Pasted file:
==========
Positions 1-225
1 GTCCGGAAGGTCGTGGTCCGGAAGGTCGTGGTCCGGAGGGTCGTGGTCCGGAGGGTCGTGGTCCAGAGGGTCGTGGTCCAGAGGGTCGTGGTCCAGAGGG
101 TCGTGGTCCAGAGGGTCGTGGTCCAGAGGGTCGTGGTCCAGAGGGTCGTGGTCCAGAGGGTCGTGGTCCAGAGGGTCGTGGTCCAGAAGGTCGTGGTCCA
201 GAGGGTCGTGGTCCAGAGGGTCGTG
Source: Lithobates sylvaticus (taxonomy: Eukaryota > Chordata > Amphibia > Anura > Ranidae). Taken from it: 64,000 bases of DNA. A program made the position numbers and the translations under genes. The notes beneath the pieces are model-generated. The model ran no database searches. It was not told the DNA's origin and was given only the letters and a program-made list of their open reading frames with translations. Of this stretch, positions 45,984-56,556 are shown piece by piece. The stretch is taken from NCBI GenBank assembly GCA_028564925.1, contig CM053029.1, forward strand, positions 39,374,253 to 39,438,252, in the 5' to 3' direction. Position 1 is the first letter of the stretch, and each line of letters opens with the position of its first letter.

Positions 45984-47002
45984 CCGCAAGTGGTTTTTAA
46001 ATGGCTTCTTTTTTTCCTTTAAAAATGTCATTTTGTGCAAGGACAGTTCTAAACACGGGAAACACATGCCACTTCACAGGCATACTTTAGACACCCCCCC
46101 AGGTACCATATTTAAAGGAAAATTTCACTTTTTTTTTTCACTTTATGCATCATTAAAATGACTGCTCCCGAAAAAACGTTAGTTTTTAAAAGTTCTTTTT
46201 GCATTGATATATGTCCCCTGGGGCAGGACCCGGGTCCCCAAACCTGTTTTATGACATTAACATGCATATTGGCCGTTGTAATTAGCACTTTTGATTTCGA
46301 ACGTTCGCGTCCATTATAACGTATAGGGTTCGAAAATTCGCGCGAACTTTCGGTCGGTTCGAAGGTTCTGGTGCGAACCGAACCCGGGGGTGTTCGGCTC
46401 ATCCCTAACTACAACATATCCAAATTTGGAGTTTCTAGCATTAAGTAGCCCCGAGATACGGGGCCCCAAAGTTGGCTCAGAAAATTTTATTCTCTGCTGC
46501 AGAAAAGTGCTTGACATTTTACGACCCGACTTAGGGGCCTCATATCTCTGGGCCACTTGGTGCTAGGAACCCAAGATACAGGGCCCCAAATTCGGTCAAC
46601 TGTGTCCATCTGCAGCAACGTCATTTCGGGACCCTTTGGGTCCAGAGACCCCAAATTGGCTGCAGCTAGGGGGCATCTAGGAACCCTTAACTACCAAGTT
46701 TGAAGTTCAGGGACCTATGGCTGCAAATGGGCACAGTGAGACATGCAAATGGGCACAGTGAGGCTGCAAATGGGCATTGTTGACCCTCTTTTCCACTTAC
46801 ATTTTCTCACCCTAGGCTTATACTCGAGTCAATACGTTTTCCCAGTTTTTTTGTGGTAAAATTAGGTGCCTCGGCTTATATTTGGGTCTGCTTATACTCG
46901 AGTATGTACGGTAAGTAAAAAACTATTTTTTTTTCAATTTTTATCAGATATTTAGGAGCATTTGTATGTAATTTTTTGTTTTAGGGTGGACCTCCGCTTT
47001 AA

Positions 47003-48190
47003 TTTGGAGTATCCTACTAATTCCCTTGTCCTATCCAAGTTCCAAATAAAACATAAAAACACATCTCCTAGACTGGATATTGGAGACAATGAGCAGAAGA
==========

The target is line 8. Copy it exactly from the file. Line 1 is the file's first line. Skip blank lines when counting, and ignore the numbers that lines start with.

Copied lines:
46001 ATGGCTTCTTTTTTTCCTTTAAAAATGTCATTTTGTGCAAGGACAGTTCTAAACACGGGAAACACATGCCACTTCACAGGCATACTTTAGACACCCCCCC